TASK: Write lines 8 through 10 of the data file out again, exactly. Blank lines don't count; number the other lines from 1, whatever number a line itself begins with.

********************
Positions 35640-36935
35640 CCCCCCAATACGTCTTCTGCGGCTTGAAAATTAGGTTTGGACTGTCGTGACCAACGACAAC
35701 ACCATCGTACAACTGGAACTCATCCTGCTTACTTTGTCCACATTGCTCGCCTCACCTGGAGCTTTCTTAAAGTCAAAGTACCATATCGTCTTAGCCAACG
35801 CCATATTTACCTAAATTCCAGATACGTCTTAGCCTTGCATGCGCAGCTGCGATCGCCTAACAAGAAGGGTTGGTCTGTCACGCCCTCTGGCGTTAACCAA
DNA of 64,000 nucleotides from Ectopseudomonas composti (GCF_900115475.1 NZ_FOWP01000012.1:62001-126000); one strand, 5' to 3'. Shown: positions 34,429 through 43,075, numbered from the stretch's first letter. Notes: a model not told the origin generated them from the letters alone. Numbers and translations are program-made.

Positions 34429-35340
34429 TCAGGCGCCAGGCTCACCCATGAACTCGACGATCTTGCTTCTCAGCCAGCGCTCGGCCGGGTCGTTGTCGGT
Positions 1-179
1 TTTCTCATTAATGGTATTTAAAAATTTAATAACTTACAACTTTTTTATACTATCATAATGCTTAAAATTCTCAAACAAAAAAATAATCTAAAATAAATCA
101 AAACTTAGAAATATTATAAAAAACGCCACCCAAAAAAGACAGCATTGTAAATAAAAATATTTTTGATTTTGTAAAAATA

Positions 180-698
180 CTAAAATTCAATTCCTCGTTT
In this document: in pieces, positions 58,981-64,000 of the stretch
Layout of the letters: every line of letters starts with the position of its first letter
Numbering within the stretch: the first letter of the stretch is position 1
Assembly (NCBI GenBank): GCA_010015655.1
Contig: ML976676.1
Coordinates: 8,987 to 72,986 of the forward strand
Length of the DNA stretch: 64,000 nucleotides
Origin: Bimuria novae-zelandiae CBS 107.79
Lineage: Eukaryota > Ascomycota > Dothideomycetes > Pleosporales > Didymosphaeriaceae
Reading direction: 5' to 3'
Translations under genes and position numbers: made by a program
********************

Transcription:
Positions 1-179
1 TTTCTCATTAATGGTATTTAAAAATTTAATAACTTACAACTTTTTTATACTATCATAATGCTTAAAATTCTCAAACAAAAAAATAATCTAAAATAAATCA
101 AAACTTAGAAATATTATAAAAAACGCCACCCAAAAAAGACAGCATTGTAAATAAAAATATTTTTGATTTTGTAAAAATA